A portrait of the artist through his interviews
The Dylan contained in this anthology is the ideal interview subject: insightful, playful, at times self-reflective, and rarely boring. This will come as no surprise to those who have followed Dylan closely or read the interviews previously collected in Jonathan Cott’s Bob Dylan: The Essential Interviews (2017). What may come as a surprise is how fresh this volume reads. Burger—who has contributed to the publisher’s Musicians in Their Own Words series with portraits of John Lennon, Bruce Springsteen, and Leonard Cohen—mostly fills in around Cott’s book (the two overlap in only a handful of cases). The author draws smartly from the scores of Dylan interviews to present the full arc of his subject’s career from before his debut album to his 2016 Nobel Prize speech. With his notes and insightful introductions, Burger provides the necessary connective tissue and creates the narrative’s ultimate effect as an autobiographical oral history told in close to real time. It works, then, as an introductory text covering the iconic moments of an iconic life but also as something more intimate. Reading Dylan—even his absurdist performance-art press conferences of the mid-1960s—readers may feel more receptive to his ideas than when watching footage of the same scene. At the heart of Dylan’s artistry is his abiding love for music. In 2015, he told Robert Love about lying in bed as a boy in Hibbing, Minnesota, and listening to the Staple Singers on the radio: “It was the most mysterious thing I’d ever heard….And that singer is pulling things out of my soul that I never knew were there.” It is the same thing Dylan’s own music has done for so many of his listeners, which is what makes Burger’s arrangement rewarding.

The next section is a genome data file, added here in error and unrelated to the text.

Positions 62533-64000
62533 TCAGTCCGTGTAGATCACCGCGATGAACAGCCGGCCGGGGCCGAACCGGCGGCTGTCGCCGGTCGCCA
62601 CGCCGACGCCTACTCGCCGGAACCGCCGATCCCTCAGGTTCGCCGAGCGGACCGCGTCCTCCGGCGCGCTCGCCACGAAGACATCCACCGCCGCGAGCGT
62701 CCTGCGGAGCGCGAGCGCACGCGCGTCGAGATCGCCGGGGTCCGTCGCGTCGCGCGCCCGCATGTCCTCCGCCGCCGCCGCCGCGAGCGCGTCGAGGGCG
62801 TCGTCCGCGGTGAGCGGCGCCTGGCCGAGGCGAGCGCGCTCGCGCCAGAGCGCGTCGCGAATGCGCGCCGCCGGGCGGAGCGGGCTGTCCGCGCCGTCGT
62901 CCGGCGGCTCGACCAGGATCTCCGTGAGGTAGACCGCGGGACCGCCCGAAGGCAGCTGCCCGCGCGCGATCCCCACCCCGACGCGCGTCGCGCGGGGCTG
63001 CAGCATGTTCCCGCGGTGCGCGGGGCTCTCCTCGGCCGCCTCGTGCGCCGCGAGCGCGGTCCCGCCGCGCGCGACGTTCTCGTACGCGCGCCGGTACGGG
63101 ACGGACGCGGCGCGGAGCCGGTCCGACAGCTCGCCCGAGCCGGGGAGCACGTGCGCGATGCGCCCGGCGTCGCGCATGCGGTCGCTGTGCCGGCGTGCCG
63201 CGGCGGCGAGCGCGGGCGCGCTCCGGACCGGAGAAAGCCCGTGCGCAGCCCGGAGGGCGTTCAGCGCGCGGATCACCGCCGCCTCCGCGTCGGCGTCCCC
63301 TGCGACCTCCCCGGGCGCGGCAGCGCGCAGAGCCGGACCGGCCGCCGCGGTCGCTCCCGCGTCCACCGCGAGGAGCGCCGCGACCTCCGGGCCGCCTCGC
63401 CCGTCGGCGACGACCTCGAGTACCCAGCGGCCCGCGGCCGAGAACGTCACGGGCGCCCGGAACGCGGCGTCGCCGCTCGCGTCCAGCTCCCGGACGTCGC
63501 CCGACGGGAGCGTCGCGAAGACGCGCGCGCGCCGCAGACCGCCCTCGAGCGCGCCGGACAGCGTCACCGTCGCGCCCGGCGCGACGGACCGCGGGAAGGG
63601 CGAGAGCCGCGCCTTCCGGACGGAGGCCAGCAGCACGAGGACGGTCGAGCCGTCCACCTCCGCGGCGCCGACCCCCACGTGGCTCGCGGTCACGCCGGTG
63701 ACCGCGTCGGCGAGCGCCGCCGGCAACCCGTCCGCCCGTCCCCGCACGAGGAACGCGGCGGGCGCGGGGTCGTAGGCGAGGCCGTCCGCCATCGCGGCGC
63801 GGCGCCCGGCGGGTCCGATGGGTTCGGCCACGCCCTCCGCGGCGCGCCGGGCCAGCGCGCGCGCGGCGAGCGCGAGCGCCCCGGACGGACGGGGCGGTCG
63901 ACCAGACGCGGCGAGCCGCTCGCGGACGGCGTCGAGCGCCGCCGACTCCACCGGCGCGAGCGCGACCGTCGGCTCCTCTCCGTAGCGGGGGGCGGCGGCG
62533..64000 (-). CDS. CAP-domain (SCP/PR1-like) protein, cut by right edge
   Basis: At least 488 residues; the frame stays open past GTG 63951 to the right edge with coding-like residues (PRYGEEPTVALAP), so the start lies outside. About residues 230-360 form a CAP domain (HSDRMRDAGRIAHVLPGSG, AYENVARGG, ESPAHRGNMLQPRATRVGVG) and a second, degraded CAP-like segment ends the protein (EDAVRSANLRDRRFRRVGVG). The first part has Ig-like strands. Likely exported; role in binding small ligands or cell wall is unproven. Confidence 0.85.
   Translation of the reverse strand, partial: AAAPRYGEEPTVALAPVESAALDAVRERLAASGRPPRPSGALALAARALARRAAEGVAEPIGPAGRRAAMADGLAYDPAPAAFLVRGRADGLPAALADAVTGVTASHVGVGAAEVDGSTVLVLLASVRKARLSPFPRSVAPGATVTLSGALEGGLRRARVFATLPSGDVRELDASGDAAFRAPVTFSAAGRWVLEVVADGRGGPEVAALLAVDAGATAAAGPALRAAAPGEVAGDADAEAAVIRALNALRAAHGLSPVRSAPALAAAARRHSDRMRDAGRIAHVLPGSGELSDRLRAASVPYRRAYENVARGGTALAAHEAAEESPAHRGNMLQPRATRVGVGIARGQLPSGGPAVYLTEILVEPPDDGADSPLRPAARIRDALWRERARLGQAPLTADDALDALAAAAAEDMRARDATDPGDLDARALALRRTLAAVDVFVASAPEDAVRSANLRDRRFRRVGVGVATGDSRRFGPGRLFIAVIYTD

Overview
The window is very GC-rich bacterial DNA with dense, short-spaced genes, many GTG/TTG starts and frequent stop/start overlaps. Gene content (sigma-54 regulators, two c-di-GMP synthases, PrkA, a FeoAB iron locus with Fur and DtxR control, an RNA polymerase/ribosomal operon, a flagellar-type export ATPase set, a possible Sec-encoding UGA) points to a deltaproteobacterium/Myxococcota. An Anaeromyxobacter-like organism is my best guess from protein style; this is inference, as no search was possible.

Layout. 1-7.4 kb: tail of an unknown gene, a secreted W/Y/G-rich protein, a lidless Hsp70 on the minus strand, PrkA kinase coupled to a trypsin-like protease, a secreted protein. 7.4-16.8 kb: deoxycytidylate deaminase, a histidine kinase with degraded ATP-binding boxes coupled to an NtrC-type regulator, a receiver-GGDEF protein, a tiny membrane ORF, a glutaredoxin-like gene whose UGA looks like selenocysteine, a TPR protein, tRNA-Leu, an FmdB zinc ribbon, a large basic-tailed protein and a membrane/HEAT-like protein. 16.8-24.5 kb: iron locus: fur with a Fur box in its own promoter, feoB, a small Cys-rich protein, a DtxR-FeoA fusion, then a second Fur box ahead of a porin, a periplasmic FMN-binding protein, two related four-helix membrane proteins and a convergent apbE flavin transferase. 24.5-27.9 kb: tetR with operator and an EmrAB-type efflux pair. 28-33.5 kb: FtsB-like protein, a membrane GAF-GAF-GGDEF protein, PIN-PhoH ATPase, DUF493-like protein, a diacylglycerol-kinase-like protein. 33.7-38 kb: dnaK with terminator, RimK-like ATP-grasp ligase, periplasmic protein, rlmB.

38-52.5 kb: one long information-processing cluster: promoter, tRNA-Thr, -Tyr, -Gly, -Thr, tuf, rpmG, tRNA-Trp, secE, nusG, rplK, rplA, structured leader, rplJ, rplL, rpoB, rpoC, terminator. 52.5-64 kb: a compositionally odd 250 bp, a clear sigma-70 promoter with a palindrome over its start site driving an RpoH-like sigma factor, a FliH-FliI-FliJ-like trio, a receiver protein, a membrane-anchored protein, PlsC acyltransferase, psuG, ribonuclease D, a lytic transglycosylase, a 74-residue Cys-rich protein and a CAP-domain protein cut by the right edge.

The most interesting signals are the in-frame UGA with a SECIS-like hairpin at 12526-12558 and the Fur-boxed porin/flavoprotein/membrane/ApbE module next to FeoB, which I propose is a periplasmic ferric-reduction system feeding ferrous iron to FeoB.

A valuable contribution to the record of Dylan’s legacy.